Clemens' article is long and complicated. So, his summary of the main points at the end is useful.
- People don’t trust ads. There is a vast literature to support this. Is it all wrong?
- People don’t want ads. Again, there is a vast literature to support this. Think about your own behavior, you own channel surfing and fast forwarding and the timing of when you leave the TV to get a snack. Is it during the content or the commercials?
- People don’t need ads. There is a vast amount of trusted content on the net. Again, there is literature on this. But think about how you form your opinion of a product, from online ads or online reviews?
- There is no shortage of places to put ads. Competition among them will be brutal. Prices will be driven lower and lower, for everyone but Google.
OK. Is this true?
If you ask people about advertising, they will think about it and give you the obvious logical answers.
Clemens is also being reductive and simplistic.
Let me pitch some analogies based on singles bars. With the Consumer like a girl out for a night.
People don’t trust ads. Obviously, ads are almost always “spun” – each has a “line” – like a guy in a singles bar. OK, sometimes the guy is a “catch” – and sometimes he is a pickup artist with an STD. In the beginning (if you are a girl) you just don’t know. Why do guys use “lines” and go to singles bars. Because they work! Sometimes. “Trust” is rarely determined logically – it’s an emotional thing. So that “vast literature” about people not trusting ads is really about the “morning after” experience “commonsense” warns about. We know we shouldn’t trust ads – but we do to some degree because ads are designed to influence our hearts, not our heads.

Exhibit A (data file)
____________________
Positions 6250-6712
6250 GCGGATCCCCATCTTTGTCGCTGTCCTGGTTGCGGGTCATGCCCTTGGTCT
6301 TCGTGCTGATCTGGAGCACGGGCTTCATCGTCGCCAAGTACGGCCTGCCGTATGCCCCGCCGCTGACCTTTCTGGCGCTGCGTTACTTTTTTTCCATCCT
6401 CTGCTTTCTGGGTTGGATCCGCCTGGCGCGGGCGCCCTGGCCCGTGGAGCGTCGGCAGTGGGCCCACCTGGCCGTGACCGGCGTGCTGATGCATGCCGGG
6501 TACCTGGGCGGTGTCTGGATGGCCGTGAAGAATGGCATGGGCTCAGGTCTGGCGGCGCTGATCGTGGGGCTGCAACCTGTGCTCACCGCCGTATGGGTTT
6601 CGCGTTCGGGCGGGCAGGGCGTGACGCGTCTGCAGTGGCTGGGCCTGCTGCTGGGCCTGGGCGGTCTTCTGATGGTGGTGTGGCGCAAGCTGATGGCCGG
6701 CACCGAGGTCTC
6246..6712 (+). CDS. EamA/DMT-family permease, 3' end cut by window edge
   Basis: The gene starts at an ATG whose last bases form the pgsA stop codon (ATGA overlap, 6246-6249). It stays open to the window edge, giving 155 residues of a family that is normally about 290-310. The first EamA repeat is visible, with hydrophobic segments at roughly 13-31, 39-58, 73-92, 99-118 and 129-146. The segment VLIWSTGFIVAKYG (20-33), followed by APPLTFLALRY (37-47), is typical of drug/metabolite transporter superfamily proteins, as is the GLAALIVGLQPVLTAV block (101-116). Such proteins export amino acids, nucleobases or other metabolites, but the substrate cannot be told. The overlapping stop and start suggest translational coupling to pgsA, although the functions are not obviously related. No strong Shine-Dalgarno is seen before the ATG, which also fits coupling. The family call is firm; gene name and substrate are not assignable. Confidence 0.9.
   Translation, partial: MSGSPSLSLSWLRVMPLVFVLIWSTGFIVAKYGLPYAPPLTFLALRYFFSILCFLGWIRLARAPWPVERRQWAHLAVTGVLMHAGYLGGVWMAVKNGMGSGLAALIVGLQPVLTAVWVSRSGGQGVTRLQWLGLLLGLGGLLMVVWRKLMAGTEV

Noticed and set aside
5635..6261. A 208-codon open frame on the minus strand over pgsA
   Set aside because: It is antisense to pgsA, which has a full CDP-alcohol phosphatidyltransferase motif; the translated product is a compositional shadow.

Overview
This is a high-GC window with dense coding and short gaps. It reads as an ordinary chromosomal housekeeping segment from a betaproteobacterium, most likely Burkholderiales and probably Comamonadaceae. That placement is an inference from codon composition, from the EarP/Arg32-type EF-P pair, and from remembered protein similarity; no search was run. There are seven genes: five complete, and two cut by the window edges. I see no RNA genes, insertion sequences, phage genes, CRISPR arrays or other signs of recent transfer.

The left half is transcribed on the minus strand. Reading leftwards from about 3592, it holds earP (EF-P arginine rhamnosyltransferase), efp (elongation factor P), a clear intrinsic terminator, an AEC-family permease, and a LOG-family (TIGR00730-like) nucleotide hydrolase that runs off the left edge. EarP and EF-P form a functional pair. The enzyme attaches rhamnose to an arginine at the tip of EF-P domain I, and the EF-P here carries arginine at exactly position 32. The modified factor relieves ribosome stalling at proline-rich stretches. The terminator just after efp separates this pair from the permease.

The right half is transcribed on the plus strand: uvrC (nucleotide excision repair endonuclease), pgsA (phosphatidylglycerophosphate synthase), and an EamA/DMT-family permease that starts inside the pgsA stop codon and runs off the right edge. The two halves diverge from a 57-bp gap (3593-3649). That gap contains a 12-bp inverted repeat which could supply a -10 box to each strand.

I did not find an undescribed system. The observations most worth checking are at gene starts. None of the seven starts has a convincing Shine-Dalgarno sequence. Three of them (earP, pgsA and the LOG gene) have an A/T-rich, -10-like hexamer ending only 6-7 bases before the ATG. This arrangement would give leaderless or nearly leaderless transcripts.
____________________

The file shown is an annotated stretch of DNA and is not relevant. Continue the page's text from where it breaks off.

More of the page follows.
People don’t want ads. Again, this is about logic, not feelings. A girl goes to a bar. Ask her if she wants to be hit on by horny guys. Fuck you, she replies, you think I’m slut? But, in reality, if she goes to a bar and is totally ignored by the guys, she feels left out. People see ads as a necessary evil. And they also want to know what’s going on – the trends. If you don’t know “what’s in”, then you can’t keep up with current consumer fashions – and – guess what – you feel “left out”. There’s another thing -- good pickup lines are not “Hi, I want to fuck you” – they are funny and smart. Good advertising works the same way – it’s entertaining.
People don’t need ads. Again, the singles bar analogy works. No, the girl didn’t have to go a bar at all. She could have stayed home and read a book. But then she wouldn’t meet anyone, would she? If she goes to a crowded bar, she may be hit on by 10 or 20 guys – which she will no doubt complain about. But of these 10 or 20 guys, she may intuitively sense that one has something more. If she is interested, she can investigate. Maybe some of her friends know the guy – she can ask them. She can check his facebook page. She can chat up the bar tender. There are all sorts of ways. And, if she is lucky, he turns out to be a “find’ and she buys into him. But that wouldn’t happen without him making the initial move. Smart girls are emotionally intelligent. Smart consumers, too. Ads are a medium – and they are not really designed to offer real content. Imagine if shops had no signs. Where would you go for an aspirin when you had the need?
There is no shortage of places to put ads. Quite right. Competition means that companies need more and more places to bruit their names and products. In subways and the outside of the cars. Ditto buses. Taxis. Blimps…. And the Internet. And the Internet has one huge advantage if you want to target a certain group. You always know where to go -- the best places, of course, being where people go for actual content! A lot of TV advertising is wasted because it simply doesn't reach its target audience or is inappropriate to it. Here, in Japan, Animal Planet is interrupted by ads for Turtle Soup, which, as an animal lover and environmentalist, I find insensitive, if not downright stupid.